Because if you don’t, you ‘n y’mama ‘n ’em will get into them well before Christmas, and likely before dinner.

Not that there’s anything wrong with that.


Oh, look! It’s a new gadget! And pickles-to-be!

It’s bad enough to have those folks over at the eGullet.org food forum encouraging my purchases of kitchen related gadgetry and cookbooks and such (not to mention specialty ingredients…). Now the damn produce at the grocery store has commenced enabling me to make purchases of culinary widgetry I did not know I needed.

Witness these. These pretty little lids are, in fact, fermenting lids; they’re designed to let you brine your veggies in the jar until the lactic acid sours them to your taste, all the while allowing built-up carbon dioxide to escape while keeping impurities and such out. Once your veggies are fermented to suit, you change out for a regular lid, clap the jar in the fridge to stop the fermentation process, or water-bath can it to make it shelf stable.

And it was the damn cucumbers that made me do it.

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Soup ‘n grilled cheese. Color is weird, for some reason.

…you at least get really good soup.

And I had been jonesing for vegetable beef soup since Friday. So I made it Sunday.

So the toll is three containers removed from the fridge, and three put back. Except the three put back are more total volume than the three taken out. Ya can’t win for losing.

But damn, this stuff is good. And the Instant Pot makes it easy, and quick.

I still had about a cup and a half of shredded beef and jus in the fridge from the shredded beef sandwiches last week. It kept looking at me, every time I’d open the fridge, whispering “vegetable soup.”

Your leftovers don’t talk to you? That’s sad. You must not have a very intimate relationship with what you cook. Me and my leftovers, we tight. Until it comes time to pitch them out. Sometimes they talk me into leaving them in there an extra day or three, usually a decision I regret.

I had stopped off at the grocery on the way home from church, and picked up a couple of packages of frozen veggies and a box of Lipton Beefy Onion Soup Mix. Got home, went to the canned goods, and grabbed a quart of tomatoes, a pint of tomato juice, and a half-pint of tomato sauce. Dumped all the tomato stuff and the beef and the two envelopes of soup mix from the box into the Instant Pot; peeled four small potatoes, cubed those up in about half-inch dice, and threw them in. Set it to manual for 10 minutes. Probably didn’t need that long.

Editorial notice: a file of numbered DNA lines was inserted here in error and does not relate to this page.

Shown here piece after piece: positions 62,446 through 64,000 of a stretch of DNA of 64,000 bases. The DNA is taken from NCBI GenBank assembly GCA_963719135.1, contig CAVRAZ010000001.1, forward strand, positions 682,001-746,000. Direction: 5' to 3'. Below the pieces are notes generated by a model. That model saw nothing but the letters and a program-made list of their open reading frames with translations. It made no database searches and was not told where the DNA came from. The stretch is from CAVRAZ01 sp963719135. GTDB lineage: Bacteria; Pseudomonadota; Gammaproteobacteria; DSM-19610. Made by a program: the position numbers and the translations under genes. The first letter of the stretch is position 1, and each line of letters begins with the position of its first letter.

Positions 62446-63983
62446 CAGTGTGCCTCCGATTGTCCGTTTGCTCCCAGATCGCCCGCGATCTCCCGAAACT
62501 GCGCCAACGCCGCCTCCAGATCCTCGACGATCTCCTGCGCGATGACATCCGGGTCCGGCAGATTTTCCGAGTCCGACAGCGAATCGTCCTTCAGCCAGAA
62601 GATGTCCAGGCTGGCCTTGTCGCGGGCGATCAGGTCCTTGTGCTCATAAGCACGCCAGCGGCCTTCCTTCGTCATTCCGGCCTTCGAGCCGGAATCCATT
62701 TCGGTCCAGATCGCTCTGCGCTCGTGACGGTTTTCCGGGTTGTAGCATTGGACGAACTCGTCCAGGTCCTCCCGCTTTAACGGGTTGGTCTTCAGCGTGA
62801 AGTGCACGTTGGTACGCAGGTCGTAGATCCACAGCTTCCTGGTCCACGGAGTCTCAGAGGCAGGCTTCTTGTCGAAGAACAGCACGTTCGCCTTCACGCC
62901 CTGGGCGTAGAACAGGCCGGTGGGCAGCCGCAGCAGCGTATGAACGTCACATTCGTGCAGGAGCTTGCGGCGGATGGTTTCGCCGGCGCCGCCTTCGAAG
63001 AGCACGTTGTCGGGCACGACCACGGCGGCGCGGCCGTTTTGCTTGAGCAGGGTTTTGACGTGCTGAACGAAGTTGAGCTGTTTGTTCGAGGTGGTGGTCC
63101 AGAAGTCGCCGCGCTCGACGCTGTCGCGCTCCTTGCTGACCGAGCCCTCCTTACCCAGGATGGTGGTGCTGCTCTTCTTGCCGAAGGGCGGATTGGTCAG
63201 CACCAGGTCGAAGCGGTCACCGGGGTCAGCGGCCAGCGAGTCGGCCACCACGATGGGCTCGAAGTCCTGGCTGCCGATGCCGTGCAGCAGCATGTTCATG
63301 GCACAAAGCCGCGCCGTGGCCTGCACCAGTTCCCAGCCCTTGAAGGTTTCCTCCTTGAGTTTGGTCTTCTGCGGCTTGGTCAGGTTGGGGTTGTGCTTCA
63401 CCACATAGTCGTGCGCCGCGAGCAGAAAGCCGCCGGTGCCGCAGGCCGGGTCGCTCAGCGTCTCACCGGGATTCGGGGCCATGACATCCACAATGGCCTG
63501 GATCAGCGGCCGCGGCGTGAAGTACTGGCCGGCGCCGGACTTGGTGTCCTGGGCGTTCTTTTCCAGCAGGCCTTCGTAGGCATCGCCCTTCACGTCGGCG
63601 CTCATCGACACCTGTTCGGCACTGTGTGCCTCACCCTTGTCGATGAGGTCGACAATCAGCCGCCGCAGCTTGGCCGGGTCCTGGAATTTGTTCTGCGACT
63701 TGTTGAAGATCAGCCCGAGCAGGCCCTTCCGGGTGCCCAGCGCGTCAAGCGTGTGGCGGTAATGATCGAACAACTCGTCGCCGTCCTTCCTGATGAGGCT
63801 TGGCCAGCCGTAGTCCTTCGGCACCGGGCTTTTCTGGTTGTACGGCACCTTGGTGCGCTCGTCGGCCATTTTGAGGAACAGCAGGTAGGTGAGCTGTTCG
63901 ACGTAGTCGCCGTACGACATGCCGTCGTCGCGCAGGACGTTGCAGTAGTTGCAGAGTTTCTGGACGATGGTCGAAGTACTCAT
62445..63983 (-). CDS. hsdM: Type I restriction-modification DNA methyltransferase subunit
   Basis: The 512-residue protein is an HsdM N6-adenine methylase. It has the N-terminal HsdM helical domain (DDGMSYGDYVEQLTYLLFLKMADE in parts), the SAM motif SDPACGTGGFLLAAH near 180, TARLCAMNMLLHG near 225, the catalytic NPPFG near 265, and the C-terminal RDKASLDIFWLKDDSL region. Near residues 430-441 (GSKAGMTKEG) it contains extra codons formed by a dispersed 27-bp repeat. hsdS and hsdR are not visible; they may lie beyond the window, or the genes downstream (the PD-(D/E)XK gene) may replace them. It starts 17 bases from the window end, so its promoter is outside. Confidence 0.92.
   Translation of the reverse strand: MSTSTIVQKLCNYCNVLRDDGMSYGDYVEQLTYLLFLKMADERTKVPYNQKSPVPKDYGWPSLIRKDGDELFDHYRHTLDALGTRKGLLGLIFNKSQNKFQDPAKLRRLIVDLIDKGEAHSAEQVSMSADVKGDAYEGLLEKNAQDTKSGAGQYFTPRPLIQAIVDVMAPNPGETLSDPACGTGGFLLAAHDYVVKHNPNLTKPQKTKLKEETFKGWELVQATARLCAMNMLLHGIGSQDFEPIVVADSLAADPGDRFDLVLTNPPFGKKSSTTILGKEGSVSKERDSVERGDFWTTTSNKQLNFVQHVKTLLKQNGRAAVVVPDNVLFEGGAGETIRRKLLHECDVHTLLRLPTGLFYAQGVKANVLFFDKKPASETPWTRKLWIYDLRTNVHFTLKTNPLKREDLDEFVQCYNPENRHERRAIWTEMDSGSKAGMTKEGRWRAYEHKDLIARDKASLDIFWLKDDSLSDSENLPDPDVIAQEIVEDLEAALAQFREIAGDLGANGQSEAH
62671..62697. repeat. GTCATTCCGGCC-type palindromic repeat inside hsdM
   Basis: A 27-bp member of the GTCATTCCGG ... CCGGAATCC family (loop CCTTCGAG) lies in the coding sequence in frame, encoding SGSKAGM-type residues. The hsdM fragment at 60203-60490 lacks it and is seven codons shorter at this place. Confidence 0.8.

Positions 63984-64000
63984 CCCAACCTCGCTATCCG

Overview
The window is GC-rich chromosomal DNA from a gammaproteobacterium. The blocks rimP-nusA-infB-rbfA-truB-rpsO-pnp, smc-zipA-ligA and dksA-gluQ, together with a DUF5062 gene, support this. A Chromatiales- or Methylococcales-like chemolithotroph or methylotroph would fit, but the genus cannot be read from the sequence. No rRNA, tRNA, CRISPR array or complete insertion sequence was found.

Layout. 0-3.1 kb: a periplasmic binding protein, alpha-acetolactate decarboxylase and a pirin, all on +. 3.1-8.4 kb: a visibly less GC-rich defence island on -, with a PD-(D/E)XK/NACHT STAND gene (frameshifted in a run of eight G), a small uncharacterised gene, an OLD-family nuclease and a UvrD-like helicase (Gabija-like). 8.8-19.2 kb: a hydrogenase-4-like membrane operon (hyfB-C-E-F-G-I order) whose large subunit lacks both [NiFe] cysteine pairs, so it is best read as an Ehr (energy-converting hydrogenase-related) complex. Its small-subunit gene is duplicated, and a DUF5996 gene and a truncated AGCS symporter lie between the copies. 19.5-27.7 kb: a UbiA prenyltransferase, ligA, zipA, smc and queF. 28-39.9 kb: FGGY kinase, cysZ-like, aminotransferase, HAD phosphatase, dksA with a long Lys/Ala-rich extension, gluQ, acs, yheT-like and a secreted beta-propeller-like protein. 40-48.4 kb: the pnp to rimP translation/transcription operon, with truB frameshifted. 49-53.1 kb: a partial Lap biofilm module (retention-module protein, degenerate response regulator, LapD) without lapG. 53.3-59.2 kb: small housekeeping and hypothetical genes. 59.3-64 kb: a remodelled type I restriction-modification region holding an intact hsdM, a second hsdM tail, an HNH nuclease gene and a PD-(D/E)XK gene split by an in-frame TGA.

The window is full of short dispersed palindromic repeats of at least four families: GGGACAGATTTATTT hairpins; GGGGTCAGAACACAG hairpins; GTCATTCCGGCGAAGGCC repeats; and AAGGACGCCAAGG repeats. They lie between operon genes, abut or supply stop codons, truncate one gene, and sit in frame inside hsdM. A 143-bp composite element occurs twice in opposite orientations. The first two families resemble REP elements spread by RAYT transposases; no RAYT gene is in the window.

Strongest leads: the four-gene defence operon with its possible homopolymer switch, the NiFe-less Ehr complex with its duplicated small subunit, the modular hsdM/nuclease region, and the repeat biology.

Let the pressure release, then added the two 12-ounce bags of frozen veggies, and while I was at it, the containers of caramelized onions and sauteed mushrooms from the fridge. (Hey, fridge cleanout and leftover reuse is a Good Thing.) Gave it another five minutes and let the pressure release again.

Needs no other seasoning, beyond what the beef had originally. The soup mix is plenty salty. I did dose my bowl with a few shakes of Worcestershire sauce, which is standard operating procedure for me with tomato or veggie-beef soup.

It was done in well under an hour, and could’ve been done quicker than that. I do not know that it could have been better than that. I’ve got a couple of quarts ready to go in the freezer, IF I can find room in the freezer, and then I’ll be eating lunch off what’s left in the third container (another quart-plus) for the next few days’ lunches.

And you ‘n y’mama ‘n ’em are welcome to come up for a bowl of soup.


Muffins. Make these. As soon as humanly possible.

I have a confession to make.

Yesterday, when I was writing my post on using Thanksgiving leftovers, I was talking through my hat when I suggested sweet potato muffins. I THOUGHT sweet potato muffins ought to work — people make pumpkin muffins, after all — but I’d never actually MADE them when I tossed out that offhand suggestion.

Now I have. And I can testify that you ought to, as well.

Got up this morning determined I’d get to Sunday School AND church — I’d been skipping the first, of late. I wasn’t cooking a family dinner, so I decided I’d make some muffins. More to the point, I’d try the sweet potato muffins, since I had proffered them as a use of leftover Thanksgiving sweet potatoes.

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Best way to use up leftover mashed potatoes. Do this.

You have more than likely had all the turkey sandwiches you want by this time in the Thanksgiving weekend. (If not, go ‘head on. I am not the boss of you.)

Here, then are some ideas of what you can do with said turkey, and some of the other Thanksgiving leftovers, as well.

I’ll start out with non-turkey, since that’s the photo above. Anyone who’s read this blog very long knows of my love for the latke, and his first cousin, the potato pancake. My Mama used to make stewed potatoes, in a white sauce, regularly; I loved them, because I knew the next day or so would bring potato cakes. These are one of the highest and best uses of leftover mashed potatoes.